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October 03, 2013
Small business wants panel on CWA jurisdiction

The self-described “leading small-business advocacy association” is asking the Office of Information and Regulatory Affairs (OIRA), a division of the Office and Management and Budget, to return a draft interpretation of Clean Water Act (CWA) jurisdictional waters to the EPA. 

According to the National Federation of Independent Businesses (NFIB), the EPA did not meet its obligations under federal law to convene a small-business advocacy review (SBAR) panel before submitting the draft to the OIRA.  The Regulatory Flexibility Act and its amendment, the Small Business Regulatory Enforcement Fairness Act, require that federal agencies use SBAR panels to solicit feedback on economic impact and options from small businesses and their representatives during the development of rules that will have a clear and significant economic impact on a substantial number of small businesses. 

The EPA/Corps submitted its draft interpretation to the OIRA on September 17, 2013.  The intent of the draft is to “make clear which water bodies are protected under the Clean Water Act” in light of two U.S. Supreme Court decisions. 

High costs

In its letter, the NFIB states that the “significant expansion of federal jurisdiction” being sought by the agencies will have an economic impact on “virtually all small businesses” and on private landowners in particular.  As the NFIB sees it, the jurisdictional expansion contemplated by the EPA/Corps will compel landowners to either seek a CWA permit from the Corps or a formal jurisdictional determination from the agencies.  Both these actions typically require that small business seek costly outside professional guidance.  The NFIB also notes that in 2002, the average CWA permit cost $270,000.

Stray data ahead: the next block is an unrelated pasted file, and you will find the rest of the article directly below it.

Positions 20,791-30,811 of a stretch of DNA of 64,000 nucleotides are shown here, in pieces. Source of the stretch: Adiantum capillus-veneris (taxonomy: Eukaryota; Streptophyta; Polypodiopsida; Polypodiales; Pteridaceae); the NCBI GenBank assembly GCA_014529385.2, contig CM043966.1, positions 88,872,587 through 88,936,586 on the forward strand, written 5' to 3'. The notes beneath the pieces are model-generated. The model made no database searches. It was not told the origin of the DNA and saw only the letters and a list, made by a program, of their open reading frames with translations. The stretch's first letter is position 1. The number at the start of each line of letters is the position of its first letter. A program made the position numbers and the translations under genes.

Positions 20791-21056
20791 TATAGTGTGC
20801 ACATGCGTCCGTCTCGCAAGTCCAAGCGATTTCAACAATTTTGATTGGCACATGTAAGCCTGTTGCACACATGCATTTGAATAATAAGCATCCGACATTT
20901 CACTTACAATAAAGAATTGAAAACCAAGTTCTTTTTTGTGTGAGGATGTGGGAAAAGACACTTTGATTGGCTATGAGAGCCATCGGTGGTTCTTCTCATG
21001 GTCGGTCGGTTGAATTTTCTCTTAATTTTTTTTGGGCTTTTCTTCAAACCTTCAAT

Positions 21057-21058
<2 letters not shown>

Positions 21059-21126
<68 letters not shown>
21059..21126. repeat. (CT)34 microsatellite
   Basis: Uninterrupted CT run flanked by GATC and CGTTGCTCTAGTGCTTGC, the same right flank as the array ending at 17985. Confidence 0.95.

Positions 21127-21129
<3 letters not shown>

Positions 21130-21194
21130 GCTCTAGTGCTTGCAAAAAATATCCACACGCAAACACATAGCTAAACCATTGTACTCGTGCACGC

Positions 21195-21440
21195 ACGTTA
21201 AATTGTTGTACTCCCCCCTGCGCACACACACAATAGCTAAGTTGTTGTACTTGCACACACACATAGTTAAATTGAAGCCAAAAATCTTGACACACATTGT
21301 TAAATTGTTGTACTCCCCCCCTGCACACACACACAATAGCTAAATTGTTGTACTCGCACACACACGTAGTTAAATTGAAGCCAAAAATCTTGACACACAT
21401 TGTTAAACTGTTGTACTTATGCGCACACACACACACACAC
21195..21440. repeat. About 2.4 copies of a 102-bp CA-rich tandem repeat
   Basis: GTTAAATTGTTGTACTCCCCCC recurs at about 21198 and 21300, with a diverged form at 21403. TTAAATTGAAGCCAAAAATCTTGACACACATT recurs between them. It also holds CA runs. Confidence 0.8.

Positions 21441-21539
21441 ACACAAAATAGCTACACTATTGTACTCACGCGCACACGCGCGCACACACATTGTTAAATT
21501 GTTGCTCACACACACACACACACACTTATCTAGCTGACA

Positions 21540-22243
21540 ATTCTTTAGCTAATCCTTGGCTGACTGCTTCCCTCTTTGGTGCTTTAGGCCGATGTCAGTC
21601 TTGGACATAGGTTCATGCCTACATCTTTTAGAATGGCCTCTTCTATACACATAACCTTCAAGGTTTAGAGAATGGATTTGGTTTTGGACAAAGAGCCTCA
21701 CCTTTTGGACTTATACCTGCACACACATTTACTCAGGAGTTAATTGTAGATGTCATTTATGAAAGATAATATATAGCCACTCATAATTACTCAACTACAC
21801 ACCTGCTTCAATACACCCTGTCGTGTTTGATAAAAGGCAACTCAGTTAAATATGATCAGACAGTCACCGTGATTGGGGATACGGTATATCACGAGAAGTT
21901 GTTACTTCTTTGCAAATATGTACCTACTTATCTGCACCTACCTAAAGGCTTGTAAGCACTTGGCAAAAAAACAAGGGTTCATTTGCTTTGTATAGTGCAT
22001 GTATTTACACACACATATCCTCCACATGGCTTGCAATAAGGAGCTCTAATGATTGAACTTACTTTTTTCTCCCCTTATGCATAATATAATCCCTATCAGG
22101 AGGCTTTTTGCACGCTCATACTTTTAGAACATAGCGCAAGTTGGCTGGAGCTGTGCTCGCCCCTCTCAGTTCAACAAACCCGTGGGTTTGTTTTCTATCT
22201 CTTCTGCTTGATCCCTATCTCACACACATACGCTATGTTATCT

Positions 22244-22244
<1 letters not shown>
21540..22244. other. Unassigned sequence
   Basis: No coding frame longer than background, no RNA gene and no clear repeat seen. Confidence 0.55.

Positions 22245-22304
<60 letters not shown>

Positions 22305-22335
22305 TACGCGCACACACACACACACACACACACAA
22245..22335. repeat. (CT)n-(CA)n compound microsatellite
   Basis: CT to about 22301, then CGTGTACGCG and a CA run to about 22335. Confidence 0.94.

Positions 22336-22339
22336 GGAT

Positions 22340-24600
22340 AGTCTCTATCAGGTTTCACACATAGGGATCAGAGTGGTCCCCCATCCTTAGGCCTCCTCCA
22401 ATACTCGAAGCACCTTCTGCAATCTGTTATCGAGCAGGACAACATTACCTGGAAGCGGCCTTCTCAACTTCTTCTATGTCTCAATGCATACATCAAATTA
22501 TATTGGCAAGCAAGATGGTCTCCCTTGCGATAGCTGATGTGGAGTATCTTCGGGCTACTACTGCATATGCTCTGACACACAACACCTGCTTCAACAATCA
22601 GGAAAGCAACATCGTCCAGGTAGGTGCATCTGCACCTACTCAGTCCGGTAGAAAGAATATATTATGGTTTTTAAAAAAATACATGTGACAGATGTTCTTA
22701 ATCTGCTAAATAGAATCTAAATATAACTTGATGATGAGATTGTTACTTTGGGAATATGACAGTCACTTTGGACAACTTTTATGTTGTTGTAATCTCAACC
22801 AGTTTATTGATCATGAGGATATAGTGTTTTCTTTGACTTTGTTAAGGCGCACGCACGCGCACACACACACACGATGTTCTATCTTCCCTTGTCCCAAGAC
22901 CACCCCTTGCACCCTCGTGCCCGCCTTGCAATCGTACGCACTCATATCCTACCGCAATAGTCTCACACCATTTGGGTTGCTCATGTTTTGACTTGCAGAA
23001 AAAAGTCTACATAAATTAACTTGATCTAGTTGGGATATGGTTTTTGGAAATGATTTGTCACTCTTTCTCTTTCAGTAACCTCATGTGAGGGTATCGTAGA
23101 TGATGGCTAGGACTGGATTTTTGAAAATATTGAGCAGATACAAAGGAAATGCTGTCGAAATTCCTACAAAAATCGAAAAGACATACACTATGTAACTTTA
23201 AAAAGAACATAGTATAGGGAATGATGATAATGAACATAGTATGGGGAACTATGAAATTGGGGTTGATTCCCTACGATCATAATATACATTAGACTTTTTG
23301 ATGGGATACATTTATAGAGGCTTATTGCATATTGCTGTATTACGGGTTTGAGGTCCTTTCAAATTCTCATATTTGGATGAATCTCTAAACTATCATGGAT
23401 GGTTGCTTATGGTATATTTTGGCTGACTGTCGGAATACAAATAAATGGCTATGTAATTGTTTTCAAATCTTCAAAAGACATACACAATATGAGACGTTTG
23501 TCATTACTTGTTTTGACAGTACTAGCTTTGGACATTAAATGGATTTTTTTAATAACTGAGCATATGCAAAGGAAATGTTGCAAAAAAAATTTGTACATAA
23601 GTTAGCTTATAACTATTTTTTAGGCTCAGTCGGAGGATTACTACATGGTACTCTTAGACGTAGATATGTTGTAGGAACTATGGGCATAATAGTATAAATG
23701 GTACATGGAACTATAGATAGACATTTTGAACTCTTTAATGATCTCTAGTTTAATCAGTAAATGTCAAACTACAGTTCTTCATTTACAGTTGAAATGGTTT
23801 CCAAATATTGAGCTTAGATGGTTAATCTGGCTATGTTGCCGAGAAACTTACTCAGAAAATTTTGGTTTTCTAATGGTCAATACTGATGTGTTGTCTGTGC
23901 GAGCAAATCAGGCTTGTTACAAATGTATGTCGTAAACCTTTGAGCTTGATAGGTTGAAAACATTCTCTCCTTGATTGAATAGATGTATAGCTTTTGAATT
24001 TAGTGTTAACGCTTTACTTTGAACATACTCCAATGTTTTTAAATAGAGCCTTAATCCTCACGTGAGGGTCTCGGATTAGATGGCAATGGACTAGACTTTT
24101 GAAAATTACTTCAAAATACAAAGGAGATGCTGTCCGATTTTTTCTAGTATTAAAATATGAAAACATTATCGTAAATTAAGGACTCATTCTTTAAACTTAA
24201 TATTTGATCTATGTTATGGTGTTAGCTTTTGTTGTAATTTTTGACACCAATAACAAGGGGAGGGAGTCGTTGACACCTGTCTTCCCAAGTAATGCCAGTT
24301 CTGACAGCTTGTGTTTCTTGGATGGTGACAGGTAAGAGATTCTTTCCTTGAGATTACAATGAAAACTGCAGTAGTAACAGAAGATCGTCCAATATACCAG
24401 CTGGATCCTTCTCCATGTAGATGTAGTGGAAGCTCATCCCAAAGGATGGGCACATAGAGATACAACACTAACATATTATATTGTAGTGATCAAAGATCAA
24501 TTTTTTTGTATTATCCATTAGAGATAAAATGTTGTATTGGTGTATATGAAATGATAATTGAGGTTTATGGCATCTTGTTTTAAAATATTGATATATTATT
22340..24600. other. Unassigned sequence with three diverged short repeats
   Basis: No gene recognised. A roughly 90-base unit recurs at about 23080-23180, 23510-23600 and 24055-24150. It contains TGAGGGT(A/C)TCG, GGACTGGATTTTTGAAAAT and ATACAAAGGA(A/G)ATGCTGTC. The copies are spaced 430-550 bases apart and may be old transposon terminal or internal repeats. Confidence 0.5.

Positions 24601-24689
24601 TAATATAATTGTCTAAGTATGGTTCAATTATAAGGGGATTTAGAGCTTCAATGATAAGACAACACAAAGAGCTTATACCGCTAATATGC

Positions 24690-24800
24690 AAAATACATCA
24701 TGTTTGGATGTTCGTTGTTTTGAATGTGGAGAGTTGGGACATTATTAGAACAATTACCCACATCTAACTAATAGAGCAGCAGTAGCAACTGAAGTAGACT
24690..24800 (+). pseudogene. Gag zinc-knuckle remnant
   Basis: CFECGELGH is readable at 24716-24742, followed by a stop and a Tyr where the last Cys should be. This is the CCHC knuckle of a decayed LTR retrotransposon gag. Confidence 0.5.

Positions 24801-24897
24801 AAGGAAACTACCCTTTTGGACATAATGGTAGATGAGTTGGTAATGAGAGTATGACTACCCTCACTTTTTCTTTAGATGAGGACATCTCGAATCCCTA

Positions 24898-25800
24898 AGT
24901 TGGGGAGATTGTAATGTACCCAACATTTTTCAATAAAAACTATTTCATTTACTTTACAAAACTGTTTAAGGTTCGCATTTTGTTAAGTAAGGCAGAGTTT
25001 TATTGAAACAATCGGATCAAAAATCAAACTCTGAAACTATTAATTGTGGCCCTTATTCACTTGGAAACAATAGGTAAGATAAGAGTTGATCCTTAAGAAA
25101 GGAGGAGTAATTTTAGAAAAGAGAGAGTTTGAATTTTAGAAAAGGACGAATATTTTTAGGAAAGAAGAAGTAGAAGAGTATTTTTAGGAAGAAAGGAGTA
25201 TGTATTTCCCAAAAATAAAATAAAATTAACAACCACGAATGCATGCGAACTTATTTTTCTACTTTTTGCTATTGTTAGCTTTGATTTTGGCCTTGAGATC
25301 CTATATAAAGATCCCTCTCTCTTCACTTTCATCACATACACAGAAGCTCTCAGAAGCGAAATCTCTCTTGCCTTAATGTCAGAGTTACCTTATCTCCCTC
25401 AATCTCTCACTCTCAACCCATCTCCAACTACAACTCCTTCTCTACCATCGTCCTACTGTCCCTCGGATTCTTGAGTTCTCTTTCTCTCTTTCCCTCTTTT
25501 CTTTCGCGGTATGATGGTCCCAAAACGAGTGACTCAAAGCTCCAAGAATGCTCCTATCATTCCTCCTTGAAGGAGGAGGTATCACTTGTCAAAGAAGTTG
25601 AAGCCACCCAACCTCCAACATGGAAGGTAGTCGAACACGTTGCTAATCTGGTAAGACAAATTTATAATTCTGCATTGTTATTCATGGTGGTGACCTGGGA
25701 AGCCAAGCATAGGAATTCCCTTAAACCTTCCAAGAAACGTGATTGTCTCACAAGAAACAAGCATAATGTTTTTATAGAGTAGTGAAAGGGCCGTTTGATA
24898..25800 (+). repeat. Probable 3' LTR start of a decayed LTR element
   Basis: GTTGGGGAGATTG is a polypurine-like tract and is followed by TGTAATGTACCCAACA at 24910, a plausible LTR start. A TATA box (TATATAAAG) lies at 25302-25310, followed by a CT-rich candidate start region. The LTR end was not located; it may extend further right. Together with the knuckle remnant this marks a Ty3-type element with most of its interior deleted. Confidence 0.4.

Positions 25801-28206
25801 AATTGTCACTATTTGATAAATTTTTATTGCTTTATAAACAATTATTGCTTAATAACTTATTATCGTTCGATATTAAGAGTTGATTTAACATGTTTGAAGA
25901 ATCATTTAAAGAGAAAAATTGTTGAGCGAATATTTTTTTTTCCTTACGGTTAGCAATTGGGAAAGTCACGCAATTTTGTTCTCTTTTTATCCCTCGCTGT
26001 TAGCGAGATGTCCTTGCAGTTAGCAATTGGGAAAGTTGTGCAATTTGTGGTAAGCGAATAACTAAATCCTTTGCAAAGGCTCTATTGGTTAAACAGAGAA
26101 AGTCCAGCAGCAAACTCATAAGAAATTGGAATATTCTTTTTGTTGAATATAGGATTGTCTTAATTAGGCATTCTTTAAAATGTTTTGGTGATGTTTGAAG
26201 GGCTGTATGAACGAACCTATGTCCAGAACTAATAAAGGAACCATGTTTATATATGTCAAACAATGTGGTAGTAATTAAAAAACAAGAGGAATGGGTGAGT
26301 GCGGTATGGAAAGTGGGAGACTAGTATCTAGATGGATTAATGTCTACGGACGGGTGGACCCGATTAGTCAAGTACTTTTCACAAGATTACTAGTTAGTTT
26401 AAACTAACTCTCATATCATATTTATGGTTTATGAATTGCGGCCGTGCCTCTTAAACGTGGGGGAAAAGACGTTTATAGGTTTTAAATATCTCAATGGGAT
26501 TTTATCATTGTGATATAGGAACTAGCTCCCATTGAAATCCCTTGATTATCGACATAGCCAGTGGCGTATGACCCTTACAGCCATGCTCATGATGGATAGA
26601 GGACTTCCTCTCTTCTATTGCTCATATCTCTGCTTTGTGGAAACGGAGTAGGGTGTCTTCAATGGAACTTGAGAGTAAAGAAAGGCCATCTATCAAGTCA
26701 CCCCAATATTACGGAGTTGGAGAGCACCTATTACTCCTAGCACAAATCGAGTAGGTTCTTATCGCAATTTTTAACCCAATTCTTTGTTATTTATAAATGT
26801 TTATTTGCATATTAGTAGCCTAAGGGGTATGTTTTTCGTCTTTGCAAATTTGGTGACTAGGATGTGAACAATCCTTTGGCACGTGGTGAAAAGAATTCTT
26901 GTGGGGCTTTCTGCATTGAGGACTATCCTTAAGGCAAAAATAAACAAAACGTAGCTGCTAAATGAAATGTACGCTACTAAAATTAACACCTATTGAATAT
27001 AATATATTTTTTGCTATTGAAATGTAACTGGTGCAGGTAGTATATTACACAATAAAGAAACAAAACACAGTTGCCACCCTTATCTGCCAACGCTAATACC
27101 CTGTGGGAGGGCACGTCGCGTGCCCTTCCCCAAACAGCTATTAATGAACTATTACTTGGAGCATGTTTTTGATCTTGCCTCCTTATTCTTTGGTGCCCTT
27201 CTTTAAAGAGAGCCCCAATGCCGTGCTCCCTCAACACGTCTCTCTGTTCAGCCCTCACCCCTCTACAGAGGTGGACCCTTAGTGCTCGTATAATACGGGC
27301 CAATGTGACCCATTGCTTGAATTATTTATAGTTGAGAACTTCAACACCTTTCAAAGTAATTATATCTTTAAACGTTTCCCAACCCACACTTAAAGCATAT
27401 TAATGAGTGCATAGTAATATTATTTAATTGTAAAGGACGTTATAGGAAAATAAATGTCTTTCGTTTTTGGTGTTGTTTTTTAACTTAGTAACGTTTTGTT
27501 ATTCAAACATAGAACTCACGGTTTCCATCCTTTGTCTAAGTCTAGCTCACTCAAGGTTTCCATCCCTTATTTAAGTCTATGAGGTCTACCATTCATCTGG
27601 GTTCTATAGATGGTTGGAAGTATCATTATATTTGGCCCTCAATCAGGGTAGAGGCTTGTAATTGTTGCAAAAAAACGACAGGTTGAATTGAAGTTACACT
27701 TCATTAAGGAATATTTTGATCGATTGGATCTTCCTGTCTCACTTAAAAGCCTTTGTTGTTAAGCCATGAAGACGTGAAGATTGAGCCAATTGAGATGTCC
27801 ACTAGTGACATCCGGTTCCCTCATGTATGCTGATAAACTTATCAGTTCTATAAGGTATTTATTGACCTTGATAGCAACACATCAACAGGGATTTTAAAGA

“While multinational corporations with tremendous capital resources might be able to afford such costs, most small businesses are without recourse,” writes the NFIB.  “Usually, their only option is to swallow their losses and forgo any development plans.  Unfortunately, these small businesses suffer greatly because they have usually tied up much of their assets into their real estate investments and they can neither afford necessary permits nor legal representation to challenge improper jurisdictional assertions.”

Agencies already aggressive

Even absent the draft guidance, the NFIB says that federal agencies have taken an aggressive posture in making CWA jurisdiction decisions in recent years.  The draft guidance would mark a “dramatic shift toward an even more aggressive jurisdictional reach,” says the NFIB, which adds that “if any amount of water rests or flows over a property – at any point during the year – the owner may have cause for concern that the agency might assert CWA jurisdiction.”

If landowners do not pursue a jurisdictional ruling, says the NFIB, they must proceed at their own risk if they wish to use portions of their property that might be viewed as jurisdictional.  “And that is a risk most reasonable individuals would be unwilling to take,” writes the NFIB.  “Indeed, they face ruinous fines of up to $37,500 per day if they are mistaken.  And for this reason any property that might be viewed as containing a jurisdictional wetland will be greatly devalued.”

Finally, the NFIB states that it is not asking that the EPA abandon the rulemaking.  “We simply request that the Agency study this proposed rule’s impact on small businesses as required by law,” says the NFIB.

NFIB letter

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